File Permission gotya in OSX

We have a Xojo Web app that write files to DropBox. (we implemented the APIs in Dropbox that work very well)

Lots of internal users need the documents that the web app creates.

In the beginning we simply had everyone who needed access to the documents created by the web app Sync their own Macs and PC to the Dropbox.

However this became silly as we how have 75,000 documents and every time one was added (hundreds per day) 30 PCS, all on the same shared office internet connection try to grab a copy of the document…choking of the bandwidth for other things and filling lots of hard drives. (killing a few MacBook Airs with their tiny drives etc)

So we added a single mac mini to suck down the Drop Box documents locally, set up SMB and AFP and we thought we were good.

We set the main folders read write permissions to: All Read & Write.

Our issue is that new folders are created and they are not getting the “open” permission for all.

What do we need to do to make sure all users can read and write to the dropbox?

Sounds like the ACL inherit setting is wrong. What tool are you using to set “All Read & Write”? In my experience, the Finder / Get Info does a terrible job of managing ACLs, it’s often best to use Terminal commands…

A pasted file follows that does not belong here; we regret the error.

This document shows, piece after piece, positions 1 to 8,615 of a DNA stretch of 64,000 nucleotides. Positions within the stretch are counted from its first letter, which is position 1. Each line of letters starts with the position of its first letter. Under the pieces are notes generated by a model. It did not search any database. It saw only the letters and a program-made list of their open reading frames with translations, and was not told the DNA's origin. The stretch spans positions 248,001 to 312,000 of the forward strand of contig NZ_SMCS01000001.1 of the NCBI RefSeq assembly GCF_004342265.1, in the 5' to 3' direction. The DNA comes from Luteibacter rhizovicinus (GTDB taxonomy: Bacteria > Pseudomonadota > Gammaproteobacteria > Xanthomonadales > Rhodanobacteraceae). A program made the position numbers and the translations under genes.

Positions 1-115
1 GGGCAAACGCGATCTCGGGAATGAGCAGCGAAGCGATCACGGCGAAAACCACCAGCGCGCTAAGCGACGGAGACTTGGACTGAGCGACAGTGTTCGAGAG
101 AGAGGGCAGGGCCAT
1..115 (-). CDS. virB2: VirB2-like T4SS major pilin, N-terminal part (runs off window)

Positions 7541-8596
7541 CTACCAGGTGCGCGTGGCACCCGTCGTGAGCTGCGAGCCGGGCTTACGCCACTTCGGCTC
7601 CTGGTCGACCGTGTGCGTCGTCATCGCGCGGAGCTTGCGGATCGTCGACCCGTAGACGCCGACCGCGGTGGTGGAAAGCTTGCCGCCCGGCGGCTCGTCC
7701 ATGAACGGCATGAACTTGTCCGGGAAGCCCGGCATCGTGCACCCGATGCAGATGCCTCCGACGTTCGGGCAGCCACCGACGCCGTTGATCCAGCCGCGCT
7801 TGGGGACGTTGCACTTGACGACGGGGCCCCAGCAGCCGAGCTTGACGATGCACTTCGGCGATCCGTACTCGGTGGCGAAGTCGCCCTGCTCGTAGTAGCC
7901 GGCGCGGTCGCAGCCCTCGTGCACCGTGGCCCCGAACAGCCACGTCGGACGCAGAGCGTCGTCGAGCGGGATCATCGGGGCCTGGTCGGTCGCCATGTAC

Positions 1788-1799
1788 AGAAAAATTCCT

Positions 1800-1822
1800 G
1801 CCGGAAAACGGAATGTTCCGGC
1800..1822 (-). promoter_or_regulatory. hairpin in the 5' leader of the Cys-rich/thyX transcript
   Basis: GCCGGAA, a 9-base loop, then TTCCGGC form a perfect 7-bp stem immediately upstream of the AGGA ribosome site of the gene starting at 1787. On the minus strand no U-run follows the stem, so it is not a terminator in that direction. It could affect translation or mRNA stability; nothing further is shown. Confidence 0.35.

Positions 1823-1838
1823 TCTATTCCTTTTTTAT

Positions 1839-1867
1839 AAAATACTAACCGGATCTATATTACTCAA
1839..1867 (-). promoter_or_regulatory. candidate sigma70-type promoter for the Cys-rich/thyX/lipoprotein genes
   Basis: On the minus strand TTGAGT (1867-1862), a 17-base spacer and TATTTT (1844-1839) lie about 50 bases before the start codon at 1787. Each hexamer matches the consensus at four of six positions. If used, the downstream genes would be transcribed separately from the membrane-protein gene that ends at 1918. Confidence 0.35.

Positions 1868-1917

The best solution we found for this is to use an Apple Airport Basestation and hook up an external drive to it. It then uses no permissions and every machine can read & write without any issues.

File sharing via OS X is a inherently bad because of permissions and we got really fed up really quickly with the stupid ACLs.

I think you can remove permissions on external drives hooked up to a desktop as well (I did it with my old Mac mini and 10.6, not too certain if you can still do it or not)

Having the server software loaded and using that to set permissions generally works fairly well. Definitely better than the finder.

Also, check this post about setting the umask for dropbox. Its probably creating the folders with default perms that are not working well for your situation.